Dear Sales Rep,
You measured wrong. Instead of explaining to your client the importance of a professional site survey, you decided you wanted to do it yourself. We get it, you wanted to save your client a few extra dollars. But, guess what happened? The graphic your production facility printed for those windows was 6” too short on both the top and the bottom.
Your client is in a pinch because the Executive Team was scheduled to conduct a walk-through of the location the day following installation. They had plans to see how everything looked and to make a decision if they wanted to roll out this piece at all of their stores or not.
Unfortunately, due to your incorrect suggestion you have strained the relationship with this client. Frankly, you’ve made them look bad. On top of that, you have lost your company revenue because now your production team has to focus their time and energy on reprinting the entire graphics packages for these windows. And they have to get these done as soon as possible.
Next time, you need to be brave enough to explain the benefits of conducting a professional site survey to your clients. And you need to explain why we charge for it.
We all know the install date for any project is a bit nerve-wracking. There are so many things that could go wrong. Are the graphics printed at the correct size? Did the production team split the panels up with enough overlap so the installer could line them up correctly? Did you print on the correct material? And those are just the start of the never ending list of questions.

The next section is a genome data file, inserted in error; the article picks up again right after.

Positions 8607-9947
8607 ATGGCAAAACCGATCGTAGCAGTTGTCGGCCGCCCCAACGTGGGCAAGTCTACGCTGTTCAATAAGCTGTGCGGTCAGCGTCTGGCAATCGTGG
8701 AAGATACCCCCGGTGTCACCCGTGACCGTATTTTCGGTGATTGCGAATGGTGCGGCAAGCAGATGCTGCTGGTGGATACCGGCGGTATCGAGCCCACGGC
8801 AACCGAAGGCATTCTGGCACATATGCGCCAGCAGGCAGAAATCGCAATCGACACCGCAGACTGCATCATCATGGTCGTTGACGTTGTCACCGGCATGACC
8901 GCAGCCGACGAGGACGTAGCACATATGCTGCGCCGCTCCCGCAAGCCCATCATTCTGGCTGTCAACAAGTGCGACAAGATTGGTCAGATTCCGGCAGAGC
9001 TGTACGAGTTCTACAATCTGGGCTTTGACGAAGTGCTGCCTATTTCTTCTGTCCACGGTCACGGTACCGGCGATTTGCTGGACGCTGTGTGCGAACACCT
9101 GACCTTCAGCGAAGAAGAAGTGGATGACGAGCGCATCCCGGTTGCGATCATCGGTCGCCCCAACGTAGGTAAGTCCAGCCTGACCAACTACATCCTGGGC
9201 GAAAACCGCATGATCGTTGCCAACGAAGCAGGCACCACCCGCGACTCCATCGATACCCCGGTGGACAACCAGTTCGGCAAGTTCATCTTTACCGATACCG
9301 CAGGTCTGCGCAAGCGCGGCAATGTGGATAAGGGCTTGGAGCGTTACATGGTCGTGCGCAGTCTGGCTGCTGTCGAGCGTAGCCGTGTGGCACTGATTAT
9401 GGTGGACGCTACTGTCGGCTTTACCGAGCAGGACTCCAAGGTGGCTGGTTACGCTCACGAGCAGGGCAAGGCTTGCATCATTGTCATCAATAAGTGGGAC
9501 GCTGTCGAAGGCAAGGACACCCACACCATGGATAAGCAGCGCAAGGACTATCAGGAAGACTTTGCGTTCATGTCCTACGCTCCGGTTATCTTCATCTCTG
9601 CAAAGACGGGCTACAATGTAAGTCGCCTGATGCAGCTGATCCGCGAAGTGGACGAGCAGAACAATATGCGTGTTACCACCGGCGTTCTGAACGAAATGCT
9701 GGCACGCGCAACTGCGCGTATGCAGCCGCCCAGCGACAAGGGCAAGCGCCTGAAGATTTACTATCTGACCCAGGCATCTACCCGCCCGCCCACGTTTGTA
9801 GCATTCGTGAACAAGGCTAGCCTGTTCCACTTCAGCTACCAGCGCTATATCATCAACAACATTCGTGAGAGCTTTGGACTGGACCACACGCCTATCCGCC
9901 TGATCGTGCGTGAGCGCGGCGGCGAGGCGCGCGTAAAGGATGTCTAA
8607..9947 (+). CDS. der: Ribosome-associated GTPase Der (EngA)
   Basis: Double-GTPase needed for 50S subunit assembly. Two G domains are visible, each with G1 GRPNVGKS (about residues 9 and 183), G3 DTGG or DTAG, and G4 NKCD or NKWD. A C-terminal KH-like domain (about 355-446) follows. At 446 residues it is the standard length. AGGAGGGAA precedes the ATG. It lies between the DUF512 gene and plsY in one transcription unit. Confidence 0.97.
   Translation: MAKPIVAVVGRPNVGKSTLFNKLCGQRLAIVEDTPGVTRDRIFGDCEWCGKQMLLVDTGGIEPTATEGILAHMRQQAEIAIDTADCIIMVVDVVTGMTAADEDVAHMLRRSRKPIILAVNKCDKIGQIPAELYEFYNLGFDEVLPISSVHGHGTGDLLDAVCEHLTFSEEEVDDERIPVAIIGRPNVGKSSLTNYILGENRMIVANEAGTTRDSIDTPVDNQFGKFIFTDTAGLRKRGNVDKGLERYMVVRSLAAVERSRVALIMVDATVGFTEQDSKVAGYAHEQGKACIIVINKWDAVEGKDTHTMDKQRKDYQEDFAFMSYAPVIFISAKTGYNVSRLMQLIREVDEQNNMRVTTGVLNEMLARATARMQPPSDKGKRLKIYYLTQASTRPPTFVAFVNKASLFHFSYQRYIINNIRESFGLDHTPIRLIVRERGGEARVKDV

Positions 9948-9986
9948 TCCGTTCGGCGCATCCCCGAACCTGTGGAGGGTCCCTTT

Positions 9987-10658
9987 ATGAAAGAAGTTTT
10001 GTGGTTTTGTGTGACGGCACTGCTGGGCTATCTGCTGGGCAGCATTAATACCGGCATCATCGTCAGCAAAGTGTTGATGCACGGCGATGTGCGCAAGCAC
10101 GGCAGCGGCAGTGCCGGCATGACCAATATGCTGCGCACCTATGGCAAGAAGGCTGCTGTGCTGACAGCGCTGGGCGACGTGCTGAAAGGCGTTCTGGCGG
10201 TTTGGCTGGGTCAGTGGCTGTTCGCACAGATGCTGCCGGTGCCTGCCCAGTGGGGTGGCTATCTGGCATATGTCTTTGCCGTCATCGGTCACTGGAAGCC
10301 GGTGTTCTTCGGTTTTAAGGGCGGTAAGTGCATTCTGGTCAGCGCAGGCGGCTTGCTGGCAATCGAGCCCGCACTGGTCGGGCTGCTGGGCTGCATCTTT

The last thing you want to do is take on the liability of conducting the site survey yourself. The installer, whether employed by your company or contracted out to, is a critical piece to the entire process. They should be contacted at the very start of the project (even before you send an estimate) in order to get feedback about how they would like the panels to be printed.
On top of sizing issues, there are other factors that make site surveys just that much more important. During the site survey, the installer should check the wall (or window, or car, or… anything, for that matter) for proper adhesion, proper measurements, and look for any obstructions that would make the install more difficult.
Do yourself a favor and let the installer do what he does so we can do what we do.